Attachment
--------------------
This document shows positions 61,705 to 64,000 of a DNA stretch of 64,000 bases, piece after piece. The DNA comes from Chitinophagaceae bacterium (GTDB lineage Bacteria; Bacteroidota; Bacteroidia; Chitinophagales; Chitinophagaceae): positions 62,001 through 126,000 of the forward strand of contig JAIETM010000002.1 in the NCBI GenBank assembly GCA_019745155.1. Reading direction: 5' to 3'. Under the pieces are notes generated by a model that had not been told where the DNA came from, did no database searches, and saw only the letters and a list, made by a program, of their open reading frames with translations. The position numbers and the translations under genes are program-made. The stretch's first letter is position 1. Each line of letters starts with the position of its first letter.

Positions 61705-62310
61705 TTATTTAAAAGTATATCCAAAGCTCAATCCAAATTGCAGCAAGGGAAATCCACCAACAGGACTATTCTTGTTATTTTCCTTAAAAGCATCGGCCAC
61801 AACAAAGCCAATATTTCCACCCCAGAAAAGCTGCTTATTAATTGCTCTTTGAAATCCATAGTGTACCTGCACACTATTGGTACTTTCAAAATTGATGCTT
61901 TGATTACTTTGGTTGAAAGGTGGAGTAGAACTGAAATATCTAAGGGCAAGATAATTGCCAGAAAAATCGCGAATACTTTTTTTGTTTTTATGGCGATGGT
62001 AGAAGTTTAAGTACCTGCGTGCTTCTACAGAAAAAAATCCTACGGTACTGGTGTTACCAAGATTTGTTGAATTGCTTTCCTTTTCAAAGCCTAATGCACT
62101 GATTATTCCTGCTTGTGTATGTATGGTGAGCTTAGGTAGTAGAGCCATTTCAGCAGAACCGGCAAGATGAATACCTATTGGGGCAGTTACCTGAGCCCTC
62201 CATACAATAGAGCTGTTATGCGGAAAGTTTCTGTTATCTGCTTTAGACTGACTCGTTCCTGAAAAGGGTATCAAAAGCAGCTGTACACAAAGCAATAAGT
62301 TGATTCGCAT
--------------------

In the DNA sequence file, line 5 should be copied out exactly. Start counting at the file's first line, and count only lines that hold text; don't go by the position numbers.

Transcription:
61901 TGATTACTTTGGTTGAAAGGTGGAGTAGAACTGAAATATCTAAGGGCAAGATAATTGCCAGAAAAATCGCGAATACTTTTTTTGTTTTTATGGCGATGGT